Subject: ELA (English Language Arts), ESL/ELL (English Language Learning)
Lesson Length: 30 - 45 mins
Topic: How positive and negative events affect the plot and characters of a narrative.
Brief Description: Students will analyze a familiar narrative and explain positive and negative effects of events within the text.
Know Before You Start: The lesson is based on the text Bud, Not Buddy by Christopher Paul Curtis. Use this lesson in the middle, or after finishing the text.
Ask students to list some positive and negative things that happen throughout the day (ex: got the last chocolate milk at breakfast, extra recess, missed the bus, tripped and fell).
Ask students how those things affected them.
Display the book Bud, Not Buddy. Discuss what positive or negative things have happened to Bud so far in the text. Make a T-Chart with students using visuals (+/-) to reinforce understanding.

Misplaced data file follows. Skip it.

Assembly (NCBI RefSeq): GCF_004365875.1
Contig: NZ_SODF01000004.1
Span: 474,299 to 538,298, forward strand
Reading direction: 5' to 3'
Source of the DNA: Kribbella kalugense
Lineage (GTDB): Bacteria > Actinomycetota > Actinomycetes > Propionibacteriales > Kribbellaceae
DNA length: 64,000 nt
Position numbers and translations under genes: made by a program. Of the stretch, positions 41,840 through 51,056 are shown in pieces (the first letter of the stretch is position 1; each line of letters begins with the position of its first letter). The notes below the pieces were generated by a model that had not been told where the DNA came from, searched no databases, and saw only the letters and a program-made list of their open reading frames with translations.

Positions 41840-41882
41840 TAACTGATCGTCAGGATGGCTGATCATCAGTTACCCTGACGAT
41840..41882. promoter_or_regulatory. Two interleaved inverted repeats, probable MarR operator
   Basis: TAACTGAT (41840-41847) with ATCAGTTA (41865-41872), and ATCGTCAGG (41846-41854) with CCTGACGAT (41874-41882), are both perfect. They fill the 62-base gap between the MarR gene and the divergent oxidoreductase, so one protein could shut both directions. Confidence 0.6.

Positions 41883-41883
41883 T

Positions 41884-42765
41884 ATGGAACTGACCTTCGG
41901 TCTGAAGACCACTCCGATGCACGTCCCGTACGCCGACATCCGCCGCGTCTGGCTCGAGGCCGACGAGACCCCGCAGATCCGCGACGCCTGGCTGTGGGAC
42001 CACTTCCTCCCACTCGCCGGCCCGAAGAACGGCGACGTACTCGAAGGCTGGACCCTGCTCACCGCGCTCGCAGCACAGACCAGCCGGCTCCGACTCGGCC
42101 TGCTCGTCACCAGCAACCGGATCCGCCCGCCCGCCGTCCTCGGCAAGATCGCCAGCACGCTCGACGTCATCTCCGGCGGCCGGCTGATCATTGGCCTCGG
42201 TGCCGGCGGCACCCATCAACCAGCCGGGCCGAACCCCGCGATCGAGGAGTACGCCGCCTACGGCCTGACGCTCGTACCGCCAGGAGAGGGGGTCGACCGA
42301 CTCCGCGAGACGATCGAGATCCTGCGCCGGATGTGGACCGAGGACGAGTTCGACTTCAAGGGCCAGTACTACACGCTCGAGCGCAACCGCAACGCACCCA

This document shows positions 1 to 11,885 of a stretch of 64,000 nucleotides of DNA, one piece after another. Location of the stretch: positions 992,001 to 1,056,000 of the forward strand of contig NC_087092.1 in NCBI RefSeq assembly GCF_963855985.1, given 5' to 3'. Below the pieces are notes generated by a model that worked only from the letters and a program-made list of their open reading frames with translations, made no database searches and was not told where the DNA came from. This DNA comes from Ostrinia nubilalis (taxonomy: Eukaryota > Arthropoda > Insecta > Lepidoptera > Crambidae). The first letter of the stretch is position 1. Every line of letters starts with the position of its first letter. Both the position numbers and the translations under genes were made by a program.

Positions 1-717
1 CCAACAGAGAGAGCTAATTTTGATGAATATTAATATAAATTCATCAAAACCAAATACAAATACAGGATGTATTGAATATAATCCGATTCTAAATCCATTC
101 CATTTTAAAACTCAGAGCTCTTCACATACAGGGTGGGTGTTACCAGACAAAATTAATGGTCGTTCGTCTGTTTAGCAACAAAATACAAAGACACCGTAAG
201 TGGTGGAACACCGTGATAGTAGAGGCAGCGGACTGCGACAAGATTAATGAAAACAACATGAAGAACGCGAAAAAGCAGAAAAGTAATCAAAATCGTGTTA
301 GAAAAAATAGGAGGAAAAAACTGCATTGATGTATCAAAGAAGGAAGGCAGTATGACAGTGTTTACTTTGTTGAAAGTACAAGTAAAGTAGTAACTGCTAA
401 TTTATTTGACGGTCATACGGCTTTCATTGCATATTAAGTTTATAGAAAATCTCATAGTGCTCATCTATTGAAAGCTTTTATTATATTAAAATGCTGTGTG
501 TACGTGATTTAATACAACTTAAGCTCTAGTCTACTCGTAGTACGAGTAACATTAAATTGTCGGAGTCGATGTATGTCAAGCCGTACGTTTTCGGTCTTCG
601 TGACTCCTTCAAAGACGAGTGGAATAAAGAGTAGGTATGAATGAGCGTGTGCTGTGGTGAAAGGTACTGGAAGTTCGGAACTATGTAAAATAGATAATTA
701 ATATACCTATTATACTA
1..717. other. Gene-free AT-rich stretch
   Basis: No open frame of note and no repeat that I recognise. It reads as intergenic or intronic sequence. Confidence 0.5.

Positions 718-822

Read and discuss the sample comic. How did these events impact Bud? How did these events change the plot of the story?
Using the T-chart completed earlier, have students think of how each positive and negative event affected the plot. Examples Include:
One negative experience was when the Amoses locked Bud in a shed. This was a negative experience for him because he was scared and lonely. This experience changed the plot because it made him run away. If he did not run away, he would have never gone to Grand Rapids, Michigan.
A positive experience Bud had in the story was when he met Deza Malone. She showed Bud that she cared for him and it made him feel happy. This event changed the plot because it caused Bud to open up to other people about his past.
Using the sample comic as a guide, have students create a Pixton comic that shows at least one negative and one positive experience from the text. Encourage students to explain why the event was negative or positive and how it affected the plot.
Closure: Have students share their comics with a partner or whole class. Display the comics on a bulletin board to reinforce the lesson.
Differentiation: Allow students to use speech-to-text for additional oral language practice.